Tuesday, May 10, 2011

The Truth will save you bucks

Harold McGee was inducted into the James Beard hall of fame last night. For thirty years his book "On Food and Cooking" has been my go to guide when I wanted to know what was happening on the stove or in the oven. In addition to applying basic scientific understanding to the cooking process he is a great myth buster, and can save you a great deal of money if you heed his advice.

You will notice that I added his blog site to the roll on the right column of this page. I go there constantly.

One of his entries that I particularly appreciated was his discussion of the testing he did on cooking oils. When I could still watch the food channel I would cringe every time Mario would insist that you had to fry or saute in EVOO. It was clear what brand he was using and though I don't know that this was a product placement, it smelled of it. In any case the effect must have been to convince viewers that he knew what he was talking about, he was Mario. So McGee subjects a variety of cooking oils to the taster, smell, test as they are heated and concludes that his testers could not discern a difference between the oils he used. Something changes when you heat them and in fact olive oil scored poorly for taste when heated. Use olive oil for dressing and finishing food, not for cooking. There is more bad news re. olive oil. Most of the so-called EVOO isn't. This confirms an earlier test. In the course of the initial study Berio was consistently identified as an honest brand. Why pay more?

While on the subject of oil consider the idea that frying chicken at lower temps, 300 instead of 350 and up, is a preferred temp as it allows the interior moisture more time to dispel without burning the surface.
Here are some counter intuitive tips for deep frying.

The following article points up another frying practice that makes for better cooking:
"While European and Western cooks deep-fry with a single frying, the Chinese deep-fry in stages. After being marinated, foods are then deep-fried at a low temperature, maybe 290°F, and later finish-fried at a high temperature, 365°F to 385°F. This staged cooking increases crispness and color. Batters reduce surface moisture, and a dryer surface reduces initial boiling. In addition, batters add color, flavor, and texture to many deep-fat fried foods, with green tomatoes, eggplant, okra, and even ice cream being examples of foods that are battered before they are fried. A meunière is a thin, light breading, or flour dusting, often used on fish and popular in traditional French kitchens. But batters can also be thick, as in the case of double, triple, or breaded coatings used for fried fish and chicken." Mark F. Sohn enotes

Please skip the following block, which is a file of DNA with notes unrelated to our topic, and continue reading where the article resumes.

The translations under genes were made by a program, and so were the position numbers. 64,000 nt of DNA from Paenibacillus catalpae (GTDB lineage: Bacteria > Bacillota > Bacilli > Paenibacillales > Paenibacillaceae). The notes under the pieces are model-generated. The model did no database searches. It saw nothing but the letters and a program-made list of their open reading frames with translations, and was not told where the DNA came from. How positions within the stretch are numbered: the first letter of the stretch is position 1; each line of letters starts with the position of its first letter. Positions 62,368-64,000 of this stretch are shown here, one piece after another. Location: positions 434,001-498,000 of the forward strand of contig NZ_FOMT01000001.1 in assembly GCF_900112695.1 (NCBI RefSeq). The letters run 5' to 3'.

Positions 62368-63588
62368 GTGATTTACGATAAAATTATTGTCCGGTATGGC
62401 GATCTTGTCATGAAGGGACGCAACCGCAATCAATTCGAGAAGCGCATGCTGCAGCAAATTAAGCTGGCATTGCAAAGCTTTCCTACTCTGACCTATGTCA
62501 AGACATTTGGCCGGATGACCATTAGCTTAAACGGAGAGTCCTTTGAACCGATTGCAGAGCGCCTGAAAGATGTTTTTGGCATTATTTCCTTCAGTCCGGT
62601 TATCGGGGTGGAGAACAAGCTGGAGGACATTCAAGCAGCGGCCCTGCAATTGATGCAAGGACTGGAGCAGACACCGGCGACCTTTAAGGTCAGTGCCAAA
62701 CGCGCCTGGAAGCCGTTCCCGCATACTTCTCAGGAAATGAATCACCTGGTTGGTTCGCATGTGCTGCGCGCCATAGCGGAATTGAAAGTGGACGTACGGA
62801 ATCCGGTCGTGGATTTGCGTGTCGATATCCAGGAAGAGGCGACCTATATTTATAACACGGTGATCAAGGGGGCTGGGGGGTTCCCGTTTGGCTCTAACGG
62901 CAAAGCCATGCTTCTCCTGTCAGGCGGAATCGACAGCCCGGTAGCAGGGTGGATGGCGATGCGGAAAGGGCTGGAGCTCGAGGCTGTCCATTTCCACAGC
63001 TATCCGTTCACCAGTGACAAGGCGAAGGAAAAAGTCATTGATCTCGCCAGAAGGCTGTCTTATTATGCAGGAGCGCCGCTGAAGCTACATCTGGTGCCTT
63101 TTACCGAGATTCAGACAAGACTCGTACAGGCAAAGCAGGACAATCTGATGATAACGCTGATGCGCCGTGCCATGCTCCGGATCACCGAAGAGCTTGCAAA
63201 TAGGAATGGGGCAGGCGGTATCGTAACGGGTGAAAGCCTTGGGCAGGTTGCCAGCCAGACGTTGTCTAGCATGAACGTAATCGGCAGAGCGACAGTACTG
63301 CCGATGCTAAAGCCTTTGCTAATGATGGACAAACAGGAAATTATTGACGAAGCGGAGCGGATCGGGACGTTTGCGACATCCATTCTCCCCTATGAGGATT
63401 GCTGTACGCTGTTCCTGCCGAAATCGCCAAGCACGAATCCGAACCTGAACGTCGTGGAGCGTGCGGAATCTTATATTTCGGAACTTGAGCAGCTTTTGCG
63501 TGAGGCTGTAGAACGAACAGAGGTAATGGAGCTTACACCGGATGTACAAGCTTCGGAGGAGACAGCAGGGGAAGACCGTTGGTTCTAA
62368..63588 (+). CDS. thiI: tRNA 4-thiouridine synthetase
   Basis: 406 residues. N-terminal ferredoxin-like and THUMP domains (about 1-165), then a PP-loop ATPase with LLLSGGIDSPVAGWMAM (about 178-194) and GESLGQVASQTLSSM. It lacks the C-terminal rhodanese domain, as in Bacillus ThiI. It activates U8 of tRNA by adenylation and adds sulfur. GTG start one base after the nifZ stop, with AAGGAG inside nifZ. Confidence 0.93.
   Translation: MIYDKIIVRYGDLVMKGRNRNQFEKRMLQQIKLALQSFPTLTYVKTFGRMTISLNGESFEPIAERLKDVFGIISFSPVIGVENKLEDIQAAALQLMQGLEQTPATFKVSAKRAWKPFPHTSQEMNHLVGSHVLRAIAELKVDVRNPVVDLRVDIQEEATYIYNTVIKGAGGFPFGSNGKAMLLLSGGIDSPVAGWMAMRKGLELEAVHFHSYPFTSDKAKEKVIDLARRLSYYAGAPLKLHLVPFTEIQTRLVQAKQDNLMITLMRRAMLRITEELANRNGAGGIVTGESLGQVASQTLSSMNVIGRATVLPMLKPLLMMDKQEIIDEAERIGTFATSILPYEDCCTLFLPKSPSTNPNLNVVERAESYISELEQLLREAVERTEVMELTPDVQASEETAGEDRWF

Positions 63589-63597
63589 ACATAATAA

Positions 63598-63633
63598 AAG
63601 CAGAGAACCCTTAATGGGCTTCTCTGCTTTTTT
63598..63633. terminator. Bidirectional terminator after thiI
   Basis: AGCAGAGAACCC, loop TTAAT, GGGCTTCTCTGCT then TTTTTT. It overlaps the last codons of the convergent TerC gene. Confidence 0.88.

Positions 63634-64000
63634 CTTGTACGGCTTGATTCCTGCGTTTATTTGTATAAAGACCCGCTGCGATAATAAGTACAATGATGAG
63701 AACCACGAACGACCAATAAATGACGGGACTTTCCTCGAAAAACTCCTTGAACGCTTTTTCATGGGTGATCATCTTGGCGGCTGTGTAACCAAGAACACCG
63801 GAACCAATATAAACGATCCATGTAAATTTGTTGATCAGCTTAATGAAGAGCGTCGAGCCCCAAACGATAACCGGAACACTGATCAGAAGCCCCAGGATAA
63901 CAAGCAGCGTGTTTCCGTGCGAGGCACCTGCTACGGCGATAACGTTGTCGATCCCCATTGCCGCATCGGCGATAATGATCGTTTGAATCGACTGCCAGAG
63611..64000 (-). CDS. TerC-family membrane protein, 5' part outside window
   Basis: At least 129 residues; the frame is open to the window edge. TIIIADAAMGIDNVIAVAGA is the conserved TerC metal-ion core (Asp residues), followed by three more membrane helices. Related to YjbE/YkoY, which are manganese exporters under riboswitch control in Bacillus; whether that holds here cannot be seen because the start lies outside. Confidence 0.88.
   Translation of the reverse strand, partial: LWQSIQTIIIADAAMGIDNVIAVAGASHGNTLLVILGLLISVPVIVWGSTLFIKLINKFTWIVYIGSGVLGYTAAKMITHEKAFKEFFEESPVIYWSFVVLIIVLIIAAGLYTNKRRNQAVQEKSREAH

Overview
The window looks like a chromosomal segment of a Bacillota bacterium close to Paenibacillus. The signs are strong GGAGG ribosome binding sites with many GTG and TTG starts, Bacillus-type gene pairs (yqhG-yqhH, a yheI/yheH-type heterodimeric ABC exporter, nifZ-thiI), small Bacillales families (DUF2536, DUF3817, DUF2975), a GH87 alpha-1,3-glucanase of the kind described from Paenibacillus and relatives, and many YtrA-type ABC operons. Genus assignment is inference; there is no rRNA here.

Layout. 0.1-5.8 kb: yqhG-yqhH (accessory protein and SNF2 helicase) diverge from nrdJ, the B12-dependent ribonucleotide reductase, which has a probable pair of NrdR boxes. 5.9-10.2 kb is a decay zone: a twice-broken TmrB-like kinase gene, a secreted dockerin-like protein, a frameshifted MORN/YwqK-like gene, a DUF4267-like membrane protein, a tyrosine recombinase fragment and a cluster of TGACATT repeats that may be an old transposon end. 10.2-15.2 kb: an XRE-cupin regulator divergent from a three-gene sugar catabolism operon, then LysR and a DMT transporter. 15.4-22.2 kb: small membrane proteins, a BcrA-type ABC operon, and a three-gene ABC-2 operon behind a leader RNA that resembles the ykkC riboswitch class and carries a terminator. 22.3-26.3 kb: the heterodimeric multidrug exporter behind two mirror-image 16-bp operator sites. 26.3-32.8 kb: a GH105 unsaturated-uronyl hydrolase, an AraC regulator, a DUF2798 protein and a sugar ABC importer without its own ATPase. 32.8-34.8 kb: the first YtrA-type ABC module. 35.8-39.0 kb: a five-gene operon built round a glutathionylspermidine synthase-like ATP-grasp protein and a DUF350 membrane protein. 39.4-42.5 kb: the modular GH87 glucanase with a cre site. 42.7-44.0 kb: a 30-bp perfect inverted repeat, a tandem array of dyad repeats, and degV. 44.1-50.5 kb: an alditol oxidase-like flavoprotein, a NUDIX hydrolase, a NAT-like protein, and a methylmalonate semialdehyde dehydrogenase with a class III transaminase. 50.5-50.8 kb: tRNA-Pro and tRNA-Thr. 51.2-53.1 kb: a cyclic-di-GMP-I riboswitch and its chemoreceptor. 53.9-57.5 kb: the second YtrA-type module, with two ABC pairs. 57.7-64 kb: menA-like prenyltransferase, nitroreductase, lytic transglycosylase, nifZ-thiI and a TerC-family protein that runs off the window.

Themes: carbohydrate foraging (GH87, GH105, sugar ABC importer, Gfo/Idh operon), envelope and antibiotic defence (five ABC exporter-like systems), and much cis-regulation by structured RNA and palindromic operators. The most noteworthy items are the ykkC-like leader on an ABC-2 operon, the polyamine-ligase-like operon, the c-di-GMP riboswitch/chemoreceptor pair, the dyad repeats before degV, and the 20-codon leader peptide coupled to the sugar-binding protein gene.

David Chang changed many cooking practices for me. I had treated brining as a gimmick that never seemed to change the moisture content of turkey and so the concept was dismissed as ineffectual. Then Mr Chang suggested I brine my chicken wings in salt/sugar water for a few hours before I dried and deep fried them. You will taste the difference. The science is explained on this page from the Exploratorium in SF.
The contents of this page dispel another myth; searing meat retains its moisture. What happens when we heat meat in a pan is called the Maillard reaction. It is explained as the browning phenom that gives meat flavor as the heat caramelizes sugars on the meat's surface. You want this to happen but not because it retains moisture, it doesn't.

While we are on the subject of surface temperature lets dispel yet another myth; gas is a better heat source than electric. It might look cooler and the grates suggest real cooking is going on here but the fact is that gas is wasteful and in some cases unhealthy. Gas does not burn at 100 percent efficiency meaning that some noxious gases are released into the environment. It is no more accurate or controllable then an electric dial and the idea that it burns hotter is foolish as you don't want to use extreme high heat. High heat kills pans. I have praised the virtues of induction cooking and hope the price point drops as the stove tops and portables become more available.

Here is a truth that is so simple one wonders why anyone buys ersatz mayonnaise. Some will argue they can taste the difference between blender and hand whisked mayo. Harold, are you listening?

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